The next big evolution was to move the filtering options to the left rail of the view from the mid-top of the view, this served two purposes. The first was to gain significant space back in the main area for the data sets and other information users are seeking. Its new position also gave the ability to have vertical scrolling of the filters as there are pages with greater than 20 filter options.

Secondly, it moved the dynamic breadcrumb menu from the left rail where it had more space available than necessary, to the top of the main view and was redesigned into proper tabs. This moved the control adjacent to the area it affects and gave it prominence and position that users are generally used to.

Visual hierarchy and brand consistency was achieved by moving the brand color of yellow to active states only in the outer shell which utilizes a gray and black palate. Light shadowing and layering were incorporated to guide users eyes around the interface and break up sections. A secondary color was introduced for the lighter areas of the UI to alert users to buttons and other actions they may need to take.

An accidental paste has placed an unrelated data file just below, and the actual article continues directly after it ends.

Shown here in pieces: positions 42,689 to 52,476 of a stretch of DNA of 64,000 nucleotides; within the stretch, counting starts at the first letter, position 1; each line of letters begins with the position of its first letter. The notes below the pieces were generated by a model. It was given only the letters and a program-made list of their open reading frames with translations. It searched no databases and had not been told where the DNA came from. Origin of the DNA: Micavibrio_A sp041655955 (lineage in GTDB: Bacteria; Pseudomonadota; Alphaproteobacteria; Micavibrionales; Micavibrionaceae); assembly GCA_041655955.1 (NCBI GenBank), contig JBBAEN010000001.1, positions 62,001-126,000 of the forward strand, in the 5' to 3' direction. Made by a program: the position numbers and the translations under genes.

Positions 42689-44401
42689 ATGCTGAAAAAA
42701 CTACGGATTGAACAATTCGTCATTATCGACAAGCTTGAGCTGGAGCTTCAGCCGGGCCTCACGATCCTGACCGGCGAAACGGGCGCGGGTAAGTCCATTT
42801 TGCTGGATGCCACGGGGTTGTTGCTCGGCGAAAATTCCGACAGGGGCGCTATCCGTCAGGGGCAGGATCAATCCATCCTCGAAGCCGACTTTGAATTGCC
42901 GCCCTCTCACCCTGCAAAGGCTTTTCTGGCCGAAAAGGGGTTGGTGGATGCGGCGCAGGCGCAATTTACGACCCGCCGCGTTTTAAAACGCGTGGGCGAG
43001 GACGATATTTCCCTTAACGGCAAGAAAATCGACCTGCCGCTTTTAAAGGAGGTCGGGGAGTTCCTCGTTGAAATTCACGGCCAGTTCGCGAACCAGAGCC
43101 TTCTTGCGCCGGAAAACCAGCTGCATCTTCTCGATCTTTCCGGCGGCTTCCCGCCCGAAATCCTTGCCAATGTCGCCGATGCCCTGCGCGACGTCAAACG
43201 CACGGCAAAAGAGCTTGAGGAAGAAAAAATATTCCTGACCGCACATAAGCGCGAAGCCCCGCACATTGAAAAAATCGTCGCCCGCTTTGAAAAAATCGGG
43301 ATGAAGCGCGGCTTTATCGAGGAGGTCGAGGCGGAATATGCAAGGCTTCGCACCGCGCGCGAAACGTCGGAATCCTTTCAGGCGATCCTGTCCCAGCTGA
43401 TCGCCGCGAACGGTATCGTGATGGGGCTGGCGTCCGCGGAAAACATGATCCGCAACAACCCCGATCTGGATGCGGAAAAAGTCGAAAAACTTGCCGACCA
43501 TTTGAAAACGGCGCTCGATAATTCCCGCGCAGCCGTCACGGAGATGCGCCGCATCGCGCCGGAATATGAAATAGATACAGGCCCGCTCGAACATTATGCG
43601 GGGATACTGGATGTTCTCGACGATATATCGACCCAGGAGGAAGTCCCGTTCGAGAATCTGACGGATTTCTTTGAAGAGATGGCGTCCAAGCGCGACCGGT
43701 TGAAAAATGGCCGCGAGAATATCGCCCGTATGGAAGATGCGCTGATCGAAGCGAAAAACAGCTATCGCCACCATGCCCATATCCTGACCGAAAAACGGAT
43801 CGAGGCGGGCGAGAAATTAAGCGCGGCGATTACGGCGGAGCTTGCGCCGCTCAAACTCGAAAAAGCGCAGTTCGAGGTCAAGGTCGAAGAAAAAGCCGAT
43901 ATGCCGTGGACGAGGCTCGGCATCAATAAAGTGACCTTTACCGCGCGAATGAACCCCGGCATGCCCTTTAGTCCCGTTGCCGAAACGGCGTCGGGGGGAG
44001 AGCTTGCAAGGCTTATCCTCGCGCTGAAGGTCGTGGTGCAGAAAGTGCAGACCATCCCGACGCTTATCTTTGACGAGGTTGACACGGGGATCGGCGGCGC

The rearrangement of the UI gave users back 1/3rd of the screen vertically to view and interact with the data they are seeking. The new visual hierarchy gave users a clear understanding of where global elements reside and framed the dynamic portions of the view. A new slightly condensed font face was introduced to reduce horizontal space taken by buttons and other text-based entities and to closer align with corporate branding.

The rearrangement of the UI gave users and extra 1/3rd of vertical screen real estate to view an interact with the data they are seeking.


Through our successful partnership, CleanSlate garnered the information and mindsets of the key users and company goals. The redesigned experience has gained high marks from users and key stakeholders. The platforms have reached a new level of maturity in user experience and overall refinement of the user interface.


  • A clean concise user experience and interface were developed
  • Users gained a large amount of screen real estate back to view data
  • Option fatigue was dramatically reduced with the updated menus and filtering system
  • The UI shell was designed to be flexible and scalable for future modules
  • The overall presentation of the SaaS platform was increased giving users confidence in it
  • Outdated and confusing UX patterns were eliminated boosting ease of use
  • Increased contrast scores across the platforms